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Energy Conservation

A new landscape can require a lot of energy, also known as embodied energy, to install.

Fortunately there are a number of ways to minimize this potentially large energy requirement on your new landscape.

Deciduous Trees

Planting deciduous trees on the south side of your structure can make a dramatic difference on the untility bill and footprint.

LED Lights

Today's LED lights are awesome! Great color, very bright, last almost forever. They use less than 1/3 to as little as 10% the energy of regular outdoor lights.

Thin Concrete low embodied enery

Thin Concrete

Thin concrete is high performance concrete that when placed using certain installation techniques can be placed at less than half the thickness of regular concrete.

In addition to environmental advantages, there are many situations where the use of thin concrete can save money, e.g., over existing concrete or replacing asphalt on an old driveway.

Pavers over Existing con/base

Similar to one of the environmental advantages of thin concrete, interlocking pavers can be set over existing base rock or even concrete.  It usually saves money on the installation costs as well, without compromising the durability of this excellent solution.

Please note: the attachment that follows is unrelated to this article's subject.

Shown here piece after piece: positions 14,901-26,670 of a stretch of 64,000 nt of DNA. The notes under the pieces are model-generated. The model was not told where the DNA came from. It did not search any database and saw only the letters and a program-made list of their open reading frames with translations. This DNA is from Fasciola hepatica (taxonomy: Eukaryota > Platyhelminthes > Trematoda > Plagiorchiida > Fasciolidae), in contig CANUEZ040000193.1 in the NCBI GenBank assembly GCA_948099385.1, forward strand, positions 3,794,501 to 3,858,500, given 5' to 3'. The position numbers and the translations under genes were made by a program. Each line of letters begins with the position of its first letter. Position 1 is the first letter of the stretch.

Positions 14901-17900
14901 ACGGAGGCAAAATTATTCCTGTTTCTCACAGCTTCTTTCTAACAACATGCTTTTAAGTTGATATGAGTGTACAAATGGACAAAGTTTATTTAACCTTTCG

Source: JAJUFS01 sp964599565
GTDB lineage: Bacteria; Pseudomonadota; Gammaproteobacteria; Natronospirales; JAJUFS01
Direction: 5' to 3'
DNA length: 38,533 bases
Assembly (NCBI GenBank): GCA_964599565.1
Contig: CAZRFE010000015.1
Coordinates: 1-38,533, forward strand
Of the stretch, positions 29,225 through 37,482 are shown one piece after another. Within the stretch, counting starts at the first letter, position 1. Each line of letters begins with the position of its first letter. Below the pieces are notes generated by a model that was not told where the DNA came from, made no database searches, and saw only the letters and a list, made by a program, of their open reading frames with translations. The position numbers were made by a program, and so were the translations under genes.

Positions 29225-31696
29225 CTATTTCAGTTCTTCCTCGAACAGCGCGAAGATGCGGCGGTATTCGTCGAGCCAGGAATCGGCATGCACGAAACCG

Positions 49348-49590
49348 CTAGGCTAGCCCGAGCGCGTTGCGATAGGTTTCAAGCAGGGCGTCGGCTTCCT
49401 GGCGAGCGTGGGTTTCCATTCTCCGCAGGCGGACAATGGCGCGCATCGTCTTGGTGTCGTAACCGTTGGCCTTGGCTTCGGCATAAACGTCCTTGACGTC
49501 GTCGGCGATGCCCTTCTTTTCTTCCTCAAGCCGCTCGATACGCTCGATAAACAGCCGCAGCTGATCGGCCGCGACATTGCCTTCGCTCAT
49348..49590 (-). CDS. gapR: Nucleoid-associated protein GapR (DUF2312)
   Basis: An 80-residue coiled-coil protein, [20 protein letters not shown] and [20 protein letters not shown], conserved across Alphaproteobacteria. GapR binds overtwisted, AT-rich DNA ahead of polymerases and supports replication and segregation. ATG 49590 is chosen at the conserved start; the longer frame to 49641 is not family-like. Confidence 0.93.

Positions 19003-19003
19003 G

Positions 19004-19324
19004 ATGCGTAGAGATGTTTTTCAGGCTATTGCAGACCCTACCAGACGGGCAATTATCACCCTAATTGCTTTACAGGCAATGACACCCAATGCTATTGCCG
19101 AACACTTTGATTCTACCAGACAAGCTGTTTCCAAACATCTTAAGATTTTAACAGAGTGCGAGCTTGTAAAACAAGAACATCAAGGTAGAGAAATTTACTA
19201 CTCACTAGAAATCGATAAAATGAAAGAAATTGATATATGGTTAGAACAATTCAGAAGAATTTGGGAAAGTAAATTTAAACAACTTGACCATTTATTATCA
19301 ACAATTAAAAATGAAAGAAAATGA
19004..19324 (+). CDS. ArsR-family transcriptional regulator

Recycled Concrete

Old concrete if it doesn't have reinforcement can be broken up and reused onsite as paths, patios or retaining walls.  For even more of a flagstone effect, it can be stained as well. 

Poured Earth

Poured earth as we have designed it, is basically concrete that instead of sand uses soil from on-site.

Traditionally it has a rougher texture to give it more of an old world look. As we pour it, we add different colors to achieve unique effects.


The transportation of products and materials can be a huge consumer of energy, aka embodied energy.  Also don't forget about the transportation impact of all those workers.

Why Conserve Energy?

Besides the obvious reasons, the use of energy generally results in pollution. For instance Portland cement, the typical binder in concrete, releases one ton of carbon dioxide into our atmosphere for every ton that is produced. Considering concrete is the world’s second most consumed material behind water, and it accounts for 5% of total worldwide greenhouse gas emissions, using less of it would be a good goal.

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175 Bernal Road #210, San Jose Ca 95119

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